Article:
War of the Rebellion: Serial 046 Page 0724 S. C. AND GA. COASTS,A ND IN MID. AND E. FLA. Chapter XL.

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SEPTEMBER 8-9, 1863.-Boat Attack on Fort Sumter, S. C.

REPORTS.*

Numbers 1.-General G. T. Beauregard, C. S. Army, commanding Department of South Carolina, Georgia, and Florida.

Numbers 2.-Major Stephen Elliott, jr., C. S. Artillery, commanding Fort Sumter.

Numbers 1. Reports of General G. T. Beauregard, C. S. Army, commanding Department of South Carolina, Georgia, and Florida.

CHARLESTON, S. C., September 9, 1863-11 a. m.

During night, thirty enemy's launches attacked Fort Sumter. Preparations had been made for such an event. At concerted signal, all batteries bearing on Sumter, assisted by one gunboat ram properly located, opened on exterior of fort. Fire-balls and hand-grenades were thrown out. Garrison behaved with gallantry and coolness. Major Elliott, commanding post. Enemy was completely repulsed, leaving 125 prisoners (13 officers included), four boats, and three colors. Nobody hurt on our side.

G. T. BEAUREGARD,

General, Commanding.

General S. COOPER,

Adjutant and Inspector General, Richmond, Va.

HDQRS. DEPT. SOUTH CAROLINA, GEORGIA, AND FLORIDA, Charleston, September 22, 1863.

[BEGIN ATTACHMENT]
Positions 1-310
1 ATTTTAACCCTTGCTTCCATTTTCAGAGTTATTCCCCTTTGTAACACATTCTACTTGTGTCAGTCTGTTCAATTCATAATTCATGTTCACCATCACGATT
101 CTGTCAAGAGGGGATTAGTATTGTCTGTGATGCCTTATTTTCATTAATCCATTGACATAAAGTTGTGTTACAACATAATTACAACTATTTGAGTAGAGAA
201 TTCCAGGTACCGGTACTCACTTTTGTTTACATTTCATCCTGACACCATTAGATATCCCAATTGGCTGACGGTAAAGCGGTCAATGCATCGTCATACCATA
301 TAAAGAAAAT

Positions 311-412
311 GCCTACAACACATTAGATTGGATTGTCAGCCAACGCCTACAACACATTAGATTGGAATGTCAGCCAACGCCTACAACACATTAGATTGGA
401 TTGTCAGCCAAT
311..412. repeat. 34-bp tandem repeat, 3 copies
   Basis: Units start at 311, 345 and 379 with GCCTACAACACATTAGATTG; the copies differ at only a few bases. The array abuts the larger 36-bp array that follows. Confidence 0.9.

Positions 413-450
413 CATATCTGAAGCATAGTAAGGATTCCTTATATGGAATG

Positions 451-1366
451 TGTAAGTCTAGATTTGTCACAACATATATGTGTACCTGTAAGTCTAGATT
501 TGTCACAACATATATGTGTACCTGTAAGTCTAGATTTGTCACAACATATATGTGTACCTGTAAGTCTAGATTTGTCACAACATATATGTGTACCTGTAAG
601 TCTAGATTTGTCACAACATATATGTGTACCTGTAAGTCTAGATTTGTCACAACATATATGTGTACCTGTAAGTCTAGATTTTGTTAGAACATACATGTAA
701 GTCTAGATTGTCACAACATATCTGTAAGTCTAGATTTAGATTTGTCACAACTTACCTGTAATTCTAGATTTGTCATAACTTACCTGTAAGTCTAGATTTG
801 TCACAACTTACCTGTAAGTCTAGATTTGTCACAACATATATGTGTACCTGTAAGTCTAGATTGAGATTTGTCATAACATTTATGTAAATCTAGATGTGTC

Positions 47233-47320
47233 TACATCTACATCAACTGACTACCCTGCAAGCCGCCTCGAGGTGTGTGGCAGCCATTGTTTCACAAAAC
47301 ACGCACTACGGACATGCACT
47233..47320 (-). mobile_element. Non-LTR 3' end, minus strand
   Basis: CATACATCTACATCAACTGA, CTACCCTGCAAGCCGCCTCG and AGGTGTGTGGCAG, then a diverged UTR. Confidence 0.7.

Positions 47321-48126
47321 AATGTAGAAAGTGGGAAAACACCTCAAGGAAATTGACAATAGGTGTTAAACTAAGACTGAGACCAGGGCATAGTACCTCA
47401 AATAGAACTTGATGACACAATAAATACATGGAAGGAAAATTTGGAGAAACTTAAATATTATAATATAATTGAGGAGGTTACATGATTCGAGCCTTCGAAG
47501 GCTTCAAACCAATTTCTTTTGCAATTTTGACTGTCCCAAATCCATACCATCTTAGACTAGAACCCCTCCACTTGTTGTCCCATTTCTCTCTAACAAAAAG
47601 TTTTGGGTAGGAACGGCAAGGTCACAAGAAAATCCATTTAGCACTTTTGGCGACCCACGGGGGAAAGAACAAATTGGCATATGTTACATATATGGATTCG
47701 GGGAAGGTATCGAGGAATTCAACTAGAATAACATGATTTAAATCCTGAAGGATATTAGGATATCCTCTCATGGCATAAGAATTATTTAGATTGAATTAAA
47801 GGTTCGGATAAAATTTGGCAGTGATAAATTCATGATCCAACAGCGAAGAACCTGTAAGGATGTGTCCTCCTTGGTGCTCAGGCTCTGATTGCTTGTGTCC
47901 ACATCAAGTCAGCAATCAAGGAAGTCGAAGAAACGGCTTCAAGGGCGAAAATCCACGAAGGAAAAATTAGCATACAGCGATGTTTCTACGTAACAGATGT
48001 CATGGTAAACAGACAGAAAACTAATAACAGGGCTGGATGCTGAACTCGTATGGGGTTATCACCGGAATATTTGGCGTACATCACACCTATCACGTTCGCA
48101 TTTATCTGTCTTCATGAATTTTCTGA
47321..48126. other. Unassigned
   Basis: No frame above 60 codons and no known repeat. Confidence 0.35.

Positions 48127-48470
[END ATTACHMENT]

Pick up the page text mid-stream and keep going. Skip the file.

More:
SIR: During the night of the 8th instant thirty or more of the enemy's launches, containing about 800 men, attacked Fort Sumter, defended by the Charleston Battalion, under Major Blake, Major Elliott, being in command of the post. Preparations had been mad for such an event, and, at a concerted signal, all the batteries bearing on the works, assistant by the gunboat Chicora, properly located, opened fire on the exterior of the fort. Fire-balls and handgrenads were thrown out by the garrison, which behaved with coolness and gallantry. In less than half an hour the enemy was decisively repulsed, leaving in our hands 125 prisoners (13 officers included), five launches, and five colors. His additional loss in killed, wounded, and drowned must have been large. Fortunately we had no casualties.

Among the colors taken was an old garrison flag, weather-worn, stained, and tattered, which was reported by some of the prisoners to be the one that had been lowered to us when Fort Sumter was surrendered by the United States on April 13, 1861. The appearance

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*For reports of Rear-Admiral Dalhgren, Capts. J. F. Green, S. W. Pocketing, and Charles Steedman, Commander T. H. Stevens, Lieutenant Commanders Francis M. Acting Masters Jon C. Carr and Benjamin C. Dean, Ensign James Wallace, Acting Ensign William Knapp, and Acting Master's Mates Thomas Hollins and J. F. Kavanaugh, U. S. Navy, and Captain C. G. mcCawley and Lieutenant John C. Harris, U. S. Marine Corps, see Annual Report of the Secretary of the Navy, December 5, 1863, and December 7, 1864.

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